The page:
Excursion trains went down the branch apart from the daily limestone traffic, and the reprieve of the S&C line provided impetus for a dedicated group of people to seek a solution for the restoration of the line. Hawes businesswoman Ruth Annison organised an exploratory meeting in March, 1990. The Wensleydale Railway Association was formed with county council officers presiding, Ruth Annison as secretary, Irene Bergerud as membership secretary and Stan Abbott as press officer. Over the years people with particular railway skills were recruited. When British Rail (BR) offered the line @ £1.1m the Association saw no way out but to buy the line, valued independently at half the figure BR identified. A campaign was launched to issue track units in March, 1993. A Pickering businessman put in a bid, saying he had backers and just before bidding closed a third - anonymous - party put in a bid. By September 1993 the WRA had raised over £75,000. Then BR said it was withdrawing the line from sale. The reprieve came from the Ministry of Defence (MdD), expressing interest in keeping the line open to run tank transporter trains to Redmire for Catterick Camp near Richmond.

The MoD ran a trial train in November, 1996 and invested £750,000 in upgrading the line between Northallerton and Redmire. Events rolled on with Railtrack (the maintenance arm of Britain's privatised railways) granting a 99-year lease for the line. Railtrack's license to operate was rescinded due to their mishandling of part of the network, and there was a delay in the signing until their successors, Network Rail took over, documents were.exchanged and progress was made - the line opened with razzmatazz on July 4th, 2003 with County Council, regional Rail and government officers attending. Patrons include actors Robert Hardy, Christopher Awdry, the Lord Bolton and Michael Palin. The local Member of Parliament (now Foreign Secretary) William Hague also attended.

The future? As a shareholder (£150 worth) of the plc and member of the WRA I hope ever upward and onward. I took my first trip up the line last summer, Leeming Bar to Leyburn and back gave me enough time ro look around Leyburn Station before my return journey. I was impressed at progress made. The association has regular meetings in London, York and Northallerton as well as a number of other locations. See the link for details, timetables etc. .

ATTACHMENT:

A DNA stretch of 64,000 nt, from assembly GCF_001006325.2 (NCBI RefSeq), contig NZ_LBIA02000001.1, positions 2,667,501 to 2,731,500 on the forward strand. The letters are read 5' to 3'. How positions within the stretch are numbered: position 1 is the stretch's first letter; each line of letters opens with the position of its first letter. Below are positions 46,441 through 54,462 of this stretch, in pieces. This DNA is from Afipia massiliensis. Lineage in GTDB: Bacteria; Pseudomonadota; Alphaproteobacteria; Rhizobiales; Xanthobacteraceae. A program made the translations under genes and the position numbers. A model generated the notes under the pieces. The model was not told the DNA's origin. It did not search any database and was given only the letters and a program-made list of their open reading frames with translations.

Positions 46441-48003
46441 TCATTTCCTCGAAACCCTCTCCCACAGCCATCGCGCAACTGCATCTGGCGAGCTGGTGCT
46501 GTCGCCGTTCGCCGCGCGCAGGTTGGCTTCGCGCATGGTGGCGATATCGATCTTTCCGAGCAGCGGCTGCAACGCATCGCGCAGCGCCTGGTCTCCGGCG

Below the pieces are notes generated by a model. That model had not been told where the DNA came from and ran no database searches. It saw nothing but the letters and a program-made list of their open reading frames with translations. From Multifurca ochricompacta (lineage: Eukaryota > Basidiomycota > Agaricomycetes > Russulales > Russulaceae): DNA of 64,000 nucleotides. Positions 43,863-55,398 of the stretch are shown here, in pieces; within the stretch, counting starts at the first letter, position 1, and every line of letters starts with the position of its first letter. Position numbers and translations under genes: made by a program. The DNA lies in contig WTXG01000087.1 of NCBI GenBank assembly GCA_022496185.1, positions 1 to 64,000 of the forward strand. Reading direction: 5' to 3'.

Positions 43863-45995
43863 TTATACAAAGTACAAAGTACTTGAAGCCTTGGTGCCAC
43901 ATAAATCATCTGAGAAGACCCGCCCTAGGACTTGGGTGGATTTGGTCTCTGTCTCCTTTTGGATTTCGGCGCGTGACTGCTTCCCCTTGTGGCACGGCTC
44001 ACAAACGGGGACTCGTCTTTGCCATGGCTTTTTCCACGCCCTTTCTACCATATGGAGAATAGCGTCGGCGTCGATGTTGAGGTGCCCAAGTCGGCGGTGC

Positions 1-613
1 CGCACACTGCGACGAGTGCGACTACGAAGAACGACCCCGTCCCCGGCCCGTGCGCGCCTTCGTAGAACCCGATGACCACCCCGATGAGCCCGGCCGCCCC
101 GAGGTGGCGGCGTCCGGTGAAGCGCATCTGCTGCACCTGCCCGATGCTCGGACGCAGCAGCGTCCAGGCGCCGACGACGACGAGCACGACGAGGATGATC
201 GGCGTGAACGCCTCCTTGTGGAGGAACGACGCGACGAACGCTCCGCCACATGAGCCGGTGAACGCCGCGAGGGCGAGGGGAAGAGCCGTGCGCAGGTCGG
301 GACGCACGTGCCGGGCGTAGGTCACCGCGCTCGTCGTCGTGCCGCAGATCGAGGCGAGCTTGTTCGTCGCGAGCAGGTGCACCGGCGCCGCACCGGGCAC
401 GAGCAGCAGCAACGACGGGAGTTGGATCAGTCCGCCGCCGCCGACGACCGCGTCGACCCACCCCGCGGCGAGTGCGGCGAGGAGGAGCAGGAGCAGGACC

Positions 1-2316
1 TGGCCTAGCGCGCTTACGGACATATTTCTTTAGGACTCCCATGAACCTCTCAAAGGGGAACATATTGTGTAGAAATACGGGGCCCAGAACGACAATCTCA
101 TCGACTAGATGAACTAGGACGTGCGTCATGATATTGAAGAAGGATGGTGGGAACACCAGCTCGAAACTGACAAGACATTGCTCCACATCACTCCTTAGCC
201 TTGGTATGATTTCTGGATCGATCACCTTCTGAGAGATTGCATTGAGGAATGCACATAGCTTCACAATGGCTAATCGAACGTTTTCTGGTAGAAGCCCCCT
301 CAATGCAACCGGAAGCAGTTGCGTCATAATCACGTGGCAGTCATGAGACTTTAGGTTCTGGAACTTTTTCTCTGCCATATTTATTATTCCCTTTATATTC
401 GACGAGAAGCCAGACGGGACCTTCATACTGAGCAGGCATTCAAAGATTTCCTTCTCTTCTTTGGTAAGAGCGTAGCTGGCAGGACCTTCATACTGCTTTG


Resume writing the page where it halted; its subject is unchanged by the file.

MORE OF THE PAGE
A temporary platform has been opened at Northallerton West as an eastern terminus, and Scruton Station (between Northallerton and Leeming Bar) has seen renovation work as well as platform lengthening to take a three car diesel multiple unit (dmu). I've added a batch of pictures (below) taken on 4th November, 2016 to show progress.

Here's a battery of useful connections for North Yorkshire:

www.yorkshiretravel.net,

www.dalesbus.org/planner.html,

www.northyorks.gov.uk/

www.weatheronline.co.uk/

And now for something slightly different:

Throughout the year the Wensleydale Railway also organises walks, some non-railway orientated, within the Dales around Wensleydale. A brochure is available from the WR that outlines the walk themes, length and route. Contact by e-mail: admin@wensleydalerailway.com or call 08454 50 54 74. The address to write for the brochure, GUIDED WALKS & EXCURSIONS, 2012 is: Wensleydale Railway plc., Leeming Bar Station, Leases Road, Leeming Bar, Northallerton DL7 9AR.


Railway Recollections

Wensleydale Railway Reborn, a dvd that tells of the re-emergence of this great scenic railway from an idea to what it is today - and may be tomorrow. Contact Wensleydale Railway Assoc. (Trust) Ltd.

Wensleydale Railway Reborn, a dvd that tells of the re-emergence of this great scenic railway from an idea to what it is today - and may be tomorrow. Contact Wensleydale Railway Assoc. (Trust) Ltd.

Wensleydale Railway

  • Home - Wensleydale Railway
    Re-opened 2001 after 47 years without a passenger service, the Wensleydale Railway is operated largely by dedicated volunteers. In just under 20 years, despite multiple setbacks, there is an air of optimism along the line

'Tornado' also visited the Wensleydale Railway, arriving mid-February 2019 for three days - back in May for three weeks

Mid-February, 2019: regional and national press covered the visit paid by 'Tornado' to the Wensleydale Railway

Mid-February, 2019: regional and national press covered the visit paid by 'Tornado' to the Wensleydale Railway